Vonnegut’s “Letters” recently published. And apparently “Kurt Vonnegut’s biggest obstacle to happiness was Kurt Vonnegut” –

As you all know, the Kurt Vonnegut Memorial Library is the Laverne to our Shirley.  So it’s always fun to report on some Vonnegut-related news.

There’s a new book out compiling Vonnegut’s letters.  And by reading these letters you can get a great window in the nature of the man himself.  Obviously.

coverIn this review, Lydia Kiesling synthesizes the core sensibility of Vonnegut as such:

Vonnegut had such a fine grump-humanist sensibility, and such a surprising turn of phrase — now-goofy, now-eviscerating — that his collected letters were destined to bring forth bounty.

So yes, in my own sour little way, I was inspired by these letters, because I am inspired by a friendly humanist with a great work ethic and a dark sense of humor

(Us again)  In this sense, Vonnegut reminds us quite a bit of Mssr. Miller: half-misanthrope, half-romantic.  What a combination!

That said, Kiesling notes an undercurrent of melancholy in Vonnegut’s letters that we, personally, don’t necessary sense with Miller’s work:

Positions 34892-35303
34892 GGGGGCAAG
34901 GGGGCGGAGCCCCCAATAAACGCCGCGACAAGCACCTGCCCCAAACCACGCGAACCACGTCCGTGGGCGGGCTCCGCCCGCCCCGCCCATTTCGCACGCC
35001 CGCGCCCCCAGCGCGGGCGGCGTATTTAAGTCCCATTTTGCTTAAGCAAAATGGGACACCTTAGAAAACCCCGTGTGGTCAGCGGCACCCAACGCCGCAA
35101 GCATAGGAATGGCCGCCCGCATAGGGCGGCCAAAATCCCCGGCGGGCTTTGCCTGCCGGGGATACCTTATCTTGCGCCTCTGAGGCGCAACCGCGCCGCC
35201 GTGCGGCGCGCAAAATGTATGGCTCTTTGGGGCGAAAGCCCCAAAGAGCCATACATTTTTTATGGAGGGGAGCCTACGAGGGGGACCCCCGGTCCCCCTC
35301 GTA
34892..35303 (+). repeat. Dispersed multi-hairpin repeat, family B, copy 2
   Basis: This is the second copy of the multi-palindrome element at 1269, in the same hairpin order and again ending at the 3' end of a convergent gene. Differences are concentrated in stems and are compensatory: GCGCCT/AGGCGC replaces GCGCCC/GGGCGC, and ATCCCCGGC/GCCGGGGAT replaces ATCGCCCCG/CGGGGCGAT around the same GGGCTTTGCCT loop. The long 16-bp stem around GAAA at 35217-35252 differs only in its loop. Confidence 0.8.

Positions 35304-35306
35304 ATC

But I also found them pretty sad. While it’s true that the life of Vonnegut did not appear to be easy, reading these letters, it wasn’t indifferent awards committees or prudish readers or the Chicago anthropologists who jumped out as the major roadblocks in the man’s life. Reading these letters, it seemed like Kurt Vonnegut’s biggest obstacle to happiness was Kurt Vonnegut.

It’s a great review  – read the whole thing here!




One Response

  1. Vonnegut’s zany and surreal world reflects the absurdity of our own and really bent my mind to different modes of thinking. His work has inspired my own visual arts for quite some time and I created a tribute illustration of the author with the help of an old typewriter. You can see it at http://dregstudiosart.blogspot.com/2011/11/happy-birthday-mr-vonnegut.html and tell me how his work and words also affected you.